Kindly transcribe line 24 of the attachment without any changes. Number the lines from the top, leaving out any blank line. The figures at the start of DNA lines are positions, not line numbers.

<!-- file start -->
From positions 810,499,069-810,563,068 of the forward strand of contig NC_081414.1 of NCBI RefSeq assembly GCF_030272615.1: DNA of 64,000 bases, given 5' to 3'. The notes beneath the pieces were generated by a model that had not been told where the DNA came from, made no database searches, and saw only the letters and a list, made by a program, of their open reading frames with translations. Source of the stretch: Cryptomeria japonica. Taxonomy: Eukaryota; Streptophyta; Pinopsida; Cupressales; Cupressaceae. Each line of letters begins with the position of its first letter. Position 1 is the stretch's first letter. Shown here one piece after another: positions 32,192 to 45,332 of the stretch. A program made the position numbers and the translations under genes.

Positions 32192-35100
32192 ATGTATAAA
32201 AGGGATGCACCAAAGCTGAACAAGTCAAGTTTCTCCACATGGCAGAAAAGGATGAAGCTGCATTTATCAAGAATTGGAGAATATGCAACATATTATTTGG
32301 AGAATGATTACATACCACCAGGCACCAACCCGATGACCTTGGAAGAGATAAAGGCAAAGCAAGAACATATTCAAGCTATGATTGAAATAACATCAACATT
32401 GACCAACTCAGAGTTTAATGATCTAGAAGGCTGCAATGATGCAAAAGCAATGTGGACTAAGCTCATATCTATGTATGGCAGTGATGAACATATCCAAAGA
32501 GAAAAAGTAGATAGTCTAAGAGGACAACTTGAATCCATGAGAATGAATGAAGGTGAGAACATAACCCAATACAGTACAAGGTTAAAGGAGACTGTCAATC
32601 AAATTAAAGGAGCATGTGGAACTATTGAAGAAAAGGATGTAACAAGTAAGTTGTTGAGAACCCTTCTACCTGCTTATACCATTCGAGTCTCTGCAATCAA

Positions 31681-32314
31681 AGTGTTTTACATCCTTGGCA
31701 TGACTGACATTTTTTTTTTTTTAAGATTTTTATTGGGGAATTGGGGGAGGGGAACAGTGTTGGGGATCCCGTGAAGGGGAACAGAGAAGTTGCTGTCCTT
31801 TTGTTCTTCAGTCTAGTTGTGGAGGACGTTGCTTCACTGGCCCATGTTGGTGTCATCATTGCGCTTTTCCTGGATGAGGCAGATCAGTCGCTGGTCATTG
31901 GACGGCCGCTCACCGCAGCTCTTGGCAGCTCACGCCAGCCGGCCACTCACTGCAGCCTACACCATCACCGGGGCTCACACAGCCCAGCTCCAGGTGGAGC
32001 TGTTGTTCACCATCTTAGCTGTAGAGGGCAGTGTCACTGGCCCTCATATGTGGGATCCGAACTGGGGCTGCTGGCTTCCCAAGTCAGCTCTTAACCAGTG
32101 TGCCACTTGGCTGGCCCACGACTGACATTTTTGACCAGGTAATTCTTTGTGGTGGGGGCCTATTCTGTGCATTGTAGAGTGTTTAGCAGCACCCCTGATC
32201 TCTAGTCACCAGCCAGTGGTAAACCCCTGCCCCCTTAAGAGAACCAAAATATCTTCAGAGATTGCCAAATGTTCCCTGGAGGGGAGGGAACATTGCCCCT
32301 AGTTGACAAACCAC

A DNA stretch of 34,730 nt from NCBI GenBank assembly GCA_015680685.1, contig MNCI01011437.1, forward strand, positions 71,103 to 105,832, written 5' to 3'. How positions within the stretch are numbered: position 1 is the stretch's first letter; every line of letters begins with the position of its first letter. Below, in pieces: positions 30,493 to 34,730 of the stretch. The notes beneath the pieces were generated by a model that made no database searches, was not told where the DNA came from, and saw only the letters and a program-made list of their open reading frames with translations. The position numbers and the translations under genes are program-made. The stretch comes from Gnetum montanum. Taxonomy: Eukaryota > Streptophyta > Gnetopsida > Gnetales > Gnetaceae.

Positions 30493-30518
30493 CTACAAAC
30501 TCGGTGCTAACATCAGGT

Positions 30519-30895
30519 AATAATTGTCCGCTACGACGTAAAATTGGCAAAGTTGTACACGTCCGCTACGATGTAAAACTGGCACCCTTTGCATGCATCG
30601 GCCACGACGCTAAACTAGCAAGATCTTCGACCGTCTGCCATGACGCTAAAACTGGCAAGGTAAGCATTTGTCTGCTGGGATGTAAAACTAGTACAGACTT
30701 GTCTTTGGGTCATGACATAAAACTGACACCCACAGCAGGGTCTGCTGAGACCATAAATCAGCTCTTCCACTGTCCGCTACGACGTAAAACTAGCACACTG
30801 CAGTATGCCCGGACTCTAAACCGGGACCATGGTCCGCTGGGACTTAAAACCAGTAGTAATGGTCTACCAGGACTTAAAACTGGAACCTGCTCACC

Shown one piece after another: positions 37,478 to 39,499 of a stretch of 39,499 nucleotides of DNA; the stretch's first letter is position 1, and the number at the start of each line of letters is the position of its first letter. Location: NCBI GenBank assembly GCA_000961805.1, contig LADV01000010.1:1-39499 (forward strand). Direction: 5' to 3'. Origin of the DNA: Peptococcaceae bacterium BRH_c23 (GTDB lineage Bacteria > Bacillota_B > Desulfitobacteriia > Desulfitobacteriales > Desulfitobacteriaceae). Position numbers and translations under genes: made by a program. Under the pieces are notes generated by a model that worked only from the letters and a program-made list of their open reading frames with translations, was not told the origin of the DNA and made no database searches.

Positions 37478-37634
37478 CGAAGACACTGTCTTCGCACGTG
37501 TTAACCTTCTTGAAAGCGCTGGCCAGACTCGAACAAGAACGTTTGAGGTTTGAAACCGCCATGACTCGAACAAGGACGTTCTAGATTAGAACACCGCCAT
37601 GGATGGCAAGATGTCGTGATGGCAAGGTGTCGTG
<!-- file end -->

30601 GCCACGACGCTAAACTAGCAAGATCTTCGACCGTCTGCCATGACGCTAAAACTGGCAAGGTAAGCATTTGTCTGCTGGGATGTAAAACTAGTACAGACTT